Beginning Android 4 is aimed at programmers new to Android application development who desire to create marketable applications for the burgeoning market of smartphone, tablet, and other Android device users.Table of Contents The Big Picture How to Get Started Your First Android Project Examining Your First Project A Bit About Eclipse Enhancing Your First Project Rewriting Your First Project Using XML-Based Layouts Employing Basic Widgets Working with Containers The Input Method Framework Using Selection Widgets Getting Fancy with Lists Still More Widgets and Containers Embedding the WebKit Browser Applying Menus Showing Pop-up Messages Handling Activity Lifecycle Events Handling Rotation Dealing with Threads Creating Intent Filters Launching Activities and Sub-Activities Working with Resources Defining and Using Styles Handling Multiple Screen Sizes Introducing the Honeycomb UI Using the Action Bar Fragments Handling Platform Changes Accessing Files Using Preferences Managing and Accessing Local Databases Leveraging Java Libraries Communicating via the Internet Services: The Theory Basic Service Patterns Alerting Users via Notifications Requesting and Requiring Permissions Accessing Location-Based Services Mapping with MapView and MapActivity Handling Telephone Calls Fonts More Development Tools The Role of Alternative Environments HTML5 PhoneGap Other Alternative Environments Dealing with Devices Where Do We Go from Here?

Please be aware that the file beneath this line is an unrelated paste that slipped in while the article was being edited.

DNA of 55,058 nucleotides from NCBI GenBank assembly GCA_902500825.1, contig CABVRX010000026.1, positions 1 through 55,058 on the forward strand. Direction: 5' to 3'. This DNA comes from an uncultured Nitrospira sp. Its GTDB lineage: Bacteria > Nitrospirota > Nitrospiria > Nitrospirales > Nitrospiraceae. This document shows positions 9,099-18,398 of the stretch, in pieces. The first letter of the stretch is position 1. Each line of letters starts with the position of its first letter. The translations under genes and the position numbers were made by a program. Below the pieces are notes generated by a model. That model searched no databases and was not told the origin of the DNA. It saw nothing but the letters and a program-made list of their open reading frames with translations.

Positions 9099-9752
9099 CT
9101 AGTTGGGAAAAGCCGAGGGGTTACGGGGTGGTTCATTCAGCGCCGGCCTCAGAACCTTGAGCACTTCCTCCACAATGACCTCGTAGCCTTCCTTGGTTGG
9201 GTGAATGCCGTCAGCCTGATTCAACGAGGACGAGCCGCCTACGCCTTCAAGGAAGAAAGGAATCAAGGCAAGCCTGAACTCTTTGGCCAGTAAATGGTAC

The stories are:
HOW IT FEELS TO DIE. BY ONE WHO HAS TRIED
MERIEL STANLEY, POACHER (1900);
A STUDY FROM THE NUDE (1895);
MY ONE GORILLA (1890);
THE TRADE OF AUTHOR (1889);
A SCRIBBLER'S APOLOGY (1883).
The last two are non-fiction essays by Allen about the craft of writing in his time.Here are brief reviews by Peter Morton:
"'A SCRIBBLER'S APOLOGY'. A splendidly agonised piece about the true social worth of the journeyman writer's life, particularly the worth (if any) of the kind of 'tootler' which Allen represents himself as being. Published in the Cornhill in May 1883."
"'THE TRADE OF AUTHOR'. This remarkable article, published in the Fortnightly Review in 1889, has just been identified as by Grant Allen. (It is not attributed in the Wellesley Index.) It is a brilliant analysis of the professional writer's plight at the time, worthy to be set against Gissing's New Grub Street."
The source of these 6 stories is the website by Peter Morton, author of "The Busiest Man in England": Grant Allen and the Writing Trade, 1875-1900, published by Palgrave Macmillan, as linked from the Wikipedia page about Grant Allen.